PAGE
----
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Now they're on Homer's case!

Just before Christmas, The New York Times ran a review in its Sunday book section of a new Robert Fagles' translation of Homer's "Odyssey." Fair enough, you say, as do I.

After all, for a blind guy, Homer wrote some pretty good stuff that after 2,500 years is still being read and if a new and better translation is called for, fine. Personally, I can take Homer or I can leave him. But there he is, one with the ages and even on that most primitive of levels, being read by high school kids, you have to admit he spins a pretty good yarn.

You know, Cyclops and the Sirens and all that.

Anyway, all of this might have gone down without a ripple except for Sharon Uemura Ronholt of Stockton, Calif.

Ms. Ronholt read Richard Jenkyns' review of the new Fagles translation of "The Odyssey" and flipped out. On Jan. 19 the Times published her letter to the editor, denouncing Mr. Jenkyns' review as "remarkable for its naive, uncritical and pre-theoretical acceptance of Homer's text as a 'timeless' Great Book."

What had Ms. Ronholt so hot and bothered was Odysseus' treatment of women.

"Homer's hero commits adultery with various gorgeous, high-class women, and the construction of the plot [his desire to depart for 'home'] legitimizes his callous abandonment of his ever-changing women lovers."

Not only that, but "it is clear that Odysseus' sexual politics would have been totally unacceptable if pursued by his wife." What irks her about the whole sordid business, says reader Ronholt, is that "Nowhere in his review does Mr. Jenkyns draw critical attention to the fact that Homer's world is that of a quintessential male fantasy."

And you thought Larry Flynt was the only pornographer in the news these days. Meet Homer, the randy old rogue!

Ms. Ronholt goes on, calling Homer "radically transparent in this portrait of a man's world." And she asks why the Times' reviewer didn't ask himself, "if a new translation does not need to showcase at least a critical awareness of the kind of plot and character presented here, at a minimum to highlight the alien nature of classical Greek culture."

The "alien nature" of Greek culture? What the hell does that mean? To the Greeks, Homer was anything but an "alien." Around Athens, he was a homeboy. Also around Athens (and Sparta and Marathon as well), it's Americans like Ms. Ronholt (and you and me) who are the "aliens." But more than that; she doesn't even like maybe the most famous phrase Homer ever wrote. Listen to this:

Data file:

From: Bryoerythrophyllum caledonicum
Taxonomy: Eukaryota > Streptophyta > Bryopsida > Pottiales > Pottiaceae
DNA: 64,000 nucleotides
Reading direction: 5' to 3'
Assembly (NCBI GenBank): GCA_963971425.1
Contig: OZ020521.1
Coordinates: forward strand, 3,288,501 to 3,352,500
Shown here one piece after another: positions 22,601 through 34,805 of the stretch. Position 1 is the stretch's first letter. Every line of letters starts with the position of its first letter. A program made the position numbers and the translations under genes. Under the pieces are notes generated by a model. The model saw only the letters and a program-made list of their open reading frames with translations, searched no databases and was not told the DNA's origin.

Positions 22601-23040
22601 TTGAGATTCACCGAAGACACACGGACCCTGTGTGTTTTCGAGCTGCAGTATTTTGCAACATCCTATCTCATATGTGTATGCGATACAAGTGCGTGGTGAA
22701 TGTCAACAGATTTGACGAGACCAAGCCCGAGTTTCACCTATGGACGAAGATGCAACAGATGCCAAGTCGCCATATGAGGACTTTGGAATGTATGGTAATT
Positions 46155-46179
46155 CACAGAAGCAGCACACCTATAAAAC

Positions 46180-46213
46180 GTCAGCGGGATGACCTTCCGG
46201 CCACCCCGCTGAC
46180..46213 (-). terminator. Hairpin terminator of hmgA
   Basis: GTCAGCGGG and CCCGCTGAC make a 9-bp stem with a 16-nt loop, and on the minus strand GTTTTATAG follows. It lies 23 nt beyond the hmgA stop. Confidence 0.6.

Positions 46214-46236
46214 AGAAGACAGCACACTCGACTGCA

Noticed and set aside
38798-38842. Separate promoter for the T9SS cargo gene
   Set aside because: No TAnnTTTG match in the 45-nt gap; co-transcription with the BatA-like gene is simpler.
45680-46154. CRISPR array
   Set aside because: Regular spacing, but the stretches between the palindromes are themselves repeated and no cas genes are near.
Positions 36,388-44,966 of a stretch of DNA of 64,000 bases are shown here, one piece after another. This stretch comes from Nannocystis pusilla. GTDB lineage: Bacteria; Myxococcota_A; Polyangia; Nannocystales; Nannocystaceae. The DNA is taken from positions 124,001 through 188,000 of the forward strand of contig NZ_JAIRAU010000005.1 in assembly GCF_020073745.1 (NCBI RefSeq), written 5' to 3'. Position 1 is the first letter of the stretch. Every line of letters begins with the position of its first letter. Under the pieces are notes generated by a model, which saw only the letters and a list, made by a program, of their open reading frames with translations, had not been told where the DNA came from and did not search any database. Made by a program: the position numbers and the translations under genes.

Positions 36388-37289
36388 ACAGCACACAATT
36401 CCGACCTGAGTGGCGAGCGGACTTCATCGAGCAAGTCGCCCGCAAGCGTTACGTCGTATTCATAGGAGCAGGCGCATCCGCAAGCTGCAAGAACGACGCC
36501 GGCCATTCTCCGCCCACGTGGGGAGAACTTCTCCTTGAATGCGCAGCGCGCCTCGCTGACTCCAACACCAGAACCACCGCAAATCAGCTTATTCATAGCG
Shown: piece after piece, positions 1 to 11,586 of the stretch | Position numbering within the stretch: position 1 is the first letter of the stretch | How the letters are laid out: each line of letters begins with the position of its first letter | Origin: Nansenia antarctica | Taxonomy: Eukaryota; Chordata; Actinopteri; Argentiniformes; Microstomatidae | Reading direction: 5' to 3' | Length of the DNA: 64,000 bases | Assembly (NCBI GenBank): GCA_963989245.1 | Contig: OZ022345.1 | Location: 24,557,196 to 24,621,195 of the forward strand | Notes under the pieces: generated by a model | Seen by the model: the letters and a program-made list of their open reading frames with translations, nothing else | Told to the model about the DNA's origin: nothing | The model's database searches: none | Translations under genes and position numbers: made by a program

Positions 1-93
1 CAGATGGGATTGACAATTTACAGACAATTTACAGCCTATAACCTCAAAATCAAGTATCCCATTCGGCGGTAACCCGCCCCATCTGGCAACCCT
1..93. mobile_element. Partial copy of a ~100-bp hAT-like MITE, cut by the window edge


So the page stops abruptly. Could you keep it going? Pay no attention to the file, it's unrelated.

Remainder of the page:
"A few lines here [of politically correct jargon, I guess she means] would have been more substantial than all of Mr. Jenkyns's lingo-romantic musings about the "early rosy-fingered dawn!"

In all of this appalling rubbish there is nowhere to be found even the slimmest hint of a sense of humor. This is deadpan, serious, ponderous stuff. I don't know what life is like in Stockton, Calif., but clearly they need help if Ms. Ronholt can get this upset about a new translation of an old classic on grounds it doesn't label the hero a male chauvinist pig.

And please note that in her ferocious defense of women and how badly they've been abused by Homer through the millennia, there isn't a damn word, not one, about what Homer did to that poor, visually impaired, optically challenged Cyclops. There's this unfortunate chap living in a cave and with only one eye, and that smack in the middle of his forehead, and here come Odysseus and his crew to steal his sheep and when Cyclops seeks to defend himself and his goods, they put out the only eye the fellow has.

Now if you want to get up petitions and call mass protest meetings out there in Stockton, how about doing so in defense of Cyclops?

I've really got to go back and reread "The Odyssey" and Sharon Ronholt can be thanked for that. I'm sure there's plenty more in there for people to get outraged about, such as poor Penelope back there at the house waiting for Odysseus to come home (10 years, wasn't it?) and all the time she's holding off the suitors and insisting her hubby is still alive. Remember all that spinning of yarn she did everyday and then undid every night just to keep the lads at bay?

What I want to know and Ms. Ronholt ought to be asking while she's in this crusading mood out there in Stockton, did the International Ladies' Garment Workers Union know about this sweatshop homework Penelope was doing and was she getting the legal minimum wage? I mean, if they can ask such questions of Kathie

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